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  • Writer's pictureJessica Keefe

Secure Media Coverage With These 8 Tips

You send out a news release and it gets picked up by a few local media outlets. Hooray! You're feeling good, as you should. You send out another release a few weeks later and-nothing. You follow up and again, no response. Welcome to the life of a public relations professional. The truth is, not everything you send will interest a reporter. The good news is there are a few things you can do to increase your chances of news coverage. In celebration of Elevate's eighth birthday, here are eight tips to securing news coverage:

1. Know your reporters

Browse the website of the outlet you'd like to pitch and search for the reporter bios section. Here you'll find the reporter's "beat" (the specific topics they cover), what they are passionate about, and what their life entails outside of the newsroom. Maybe they are heavily involved with the Make-A-Wish Foundation or have a love for animals. You can also follow them on social media to gain an even better understanding of who they are, what they like to do and what makes them tick. Once you have this information, you can send a pitch directly to the reporter, specifically tailored to their interests.

2. Know your outlet

Make sure you have actually read the publication, watched the channel or listened to the station before you make a pitch to ensure your pitch contains content that would interest the media outlet. For example, if you're pitching a lighthearted morning show, the angle of your pitch should follow the style of the show. This is definitely not the time to bust out a sleepy news release and far from uplifting fact sheet. In this case, think fun, fresh and engaging.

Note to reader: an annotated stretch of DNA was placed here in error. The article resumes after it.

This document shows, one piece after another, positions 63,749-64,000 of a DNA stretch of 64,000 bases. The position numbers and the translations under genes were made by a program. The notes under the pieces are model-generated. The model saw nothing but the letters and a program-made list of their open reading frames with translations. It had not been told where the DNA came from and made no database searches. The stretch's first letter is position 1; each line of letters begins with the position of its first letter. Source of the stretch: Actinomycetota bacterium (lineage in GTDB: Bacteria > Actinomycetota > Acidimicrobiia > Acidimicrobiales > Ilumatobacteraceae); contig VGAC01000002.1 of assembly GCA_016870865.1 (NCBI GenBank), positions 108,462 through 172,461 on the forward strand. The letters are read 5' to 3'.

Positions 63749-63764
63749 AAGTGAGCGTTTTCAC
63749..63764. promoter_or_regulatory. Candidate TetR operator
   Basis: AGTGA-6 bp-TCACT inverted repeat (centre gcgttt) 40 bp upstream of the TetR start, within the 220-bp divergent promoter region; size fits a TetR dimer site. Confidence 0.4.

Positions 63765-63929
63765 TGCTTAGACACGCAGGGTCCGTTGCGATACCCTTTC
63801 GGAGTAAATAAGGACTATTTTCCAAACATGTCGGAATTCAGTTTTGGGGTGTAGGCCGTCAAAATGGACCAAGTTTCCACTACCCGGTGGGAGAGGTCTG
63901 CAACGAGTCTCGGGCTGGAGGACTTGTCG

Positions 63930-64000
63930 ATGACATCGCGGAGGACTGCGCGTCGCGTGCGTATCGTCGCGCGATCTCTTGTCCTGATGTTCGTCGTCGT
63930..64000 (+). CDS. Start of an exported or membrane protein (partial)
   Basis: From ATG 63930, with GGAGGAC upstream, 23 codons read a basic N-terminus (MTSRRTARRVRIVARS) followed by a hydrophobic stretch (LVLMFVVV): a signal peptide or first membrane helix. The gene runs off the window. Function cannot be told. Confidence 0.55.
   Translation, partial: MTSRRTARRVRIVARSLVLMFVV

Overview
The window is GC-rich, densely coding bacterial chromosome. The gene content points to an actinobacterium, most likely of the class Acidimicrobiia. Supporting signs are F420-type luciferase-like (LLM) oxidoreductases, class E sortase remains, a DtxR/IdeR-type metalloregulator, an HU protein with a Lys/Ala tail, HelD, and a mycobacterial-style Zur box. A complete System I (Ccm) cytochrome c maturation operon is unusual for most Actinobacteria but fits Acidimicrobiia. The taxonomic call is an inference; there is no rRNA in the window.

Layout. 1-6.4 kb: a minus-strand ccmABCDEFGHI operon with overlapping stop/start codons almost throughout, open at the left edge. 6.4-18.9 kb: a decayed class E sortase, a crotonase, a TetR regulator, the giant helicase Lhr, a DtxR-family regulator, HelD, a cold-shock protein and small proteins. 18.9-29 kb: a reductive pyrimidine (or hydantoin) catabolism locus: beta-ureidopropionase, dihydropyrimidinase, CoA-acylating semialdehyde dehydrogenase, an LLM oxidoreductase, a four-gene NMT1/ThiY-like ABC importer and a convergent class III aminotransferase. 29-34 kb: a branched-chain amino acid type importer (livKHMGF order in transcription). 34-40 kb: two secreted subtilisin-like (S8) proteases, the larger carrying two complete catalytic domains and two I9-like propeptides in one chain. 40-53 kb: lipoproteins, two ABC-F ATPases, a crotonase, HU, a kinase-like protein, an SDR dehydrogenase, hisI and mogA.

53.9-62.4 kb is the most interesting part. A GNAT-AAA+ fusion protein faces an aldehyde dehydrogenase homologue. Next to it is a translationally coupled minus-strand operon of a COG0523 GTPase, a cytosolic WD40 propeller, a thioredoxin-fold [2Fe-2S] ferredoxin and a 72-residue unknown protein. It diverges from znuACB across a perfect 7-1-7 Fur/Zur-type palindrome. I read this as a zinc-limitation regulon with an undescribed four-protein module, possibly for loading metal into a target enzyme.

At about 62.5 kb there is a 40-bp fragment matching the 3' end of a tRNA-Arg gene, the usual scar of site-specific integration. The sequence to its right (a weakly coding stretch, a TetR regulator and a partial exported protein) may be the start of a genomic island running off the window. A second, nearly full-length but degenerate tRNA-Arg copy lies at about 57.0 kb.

3. Get creative

When you submit a news release, know that hundreds, if not thousands of people are vying for the same coverage and submitting THE most important news of the century (or so we all think.) Odds are, your standard release or event alert are bound to get lost amid the email shuffle. Who said things must be digital? Why not drop by the news station with a hard copy of the news release accompanied by a sample of the new product you're trying to promote? It's hard to lose free samples... Then follow-up with an email and digital copy of the release when you get back to your desk.

4. It's all in the timing

Follow the news to stay on top of trends and current events. If possible, align your pitch with something that's relevant and newsworthy at the time. Producers and assignment editors will love you for this. For example, the week leading up to Small Business Saturday is a great time to pitch the expansion of a local business. Likely, the outlet already plans to cover Small Business Saturday so your story idea may conveniently help them fill that time slot or page space.

5. Help a Reporter Out (HARO)

When a reporter needs a source for a story, viewpoint or quote, oftentimes they'll post their request to You can subscribe to daily alerts that will notify you of the latest reporter requests. Typically, these reporters are from national outlets, which means huge audience exposure.

6. Deadlines

Many outlets, magazines and radio stations especially, have strict deadlines to follow. If you're unsure of their deadlines, reach out and ask. Once you're familiar with publication schedules, you'll know the perfect time to pitch your story ideas.

7. Supporting images and documents

Make it as easy as possible for a producer or editor to run your story. Aside from the standard press release, attach supporting documents and images to your pitch. Odds are, you'll eventually be asked for this information. Conveniently equipping a news outlet with everything they'll need to publish your story can better your chances of getting it picked up.

8. Follow up and don't get discouraged

Pitching the media can be challenging. Unfortunately, not everything you pitch is going to get picked up. Above all, don't let this discourage you; follow up and be persistent. We recommend following up within two to five days after your initial pitch via email. If you still don't receive a response, a phone call may be a good option. Your determination will pay off. Happy pitching!

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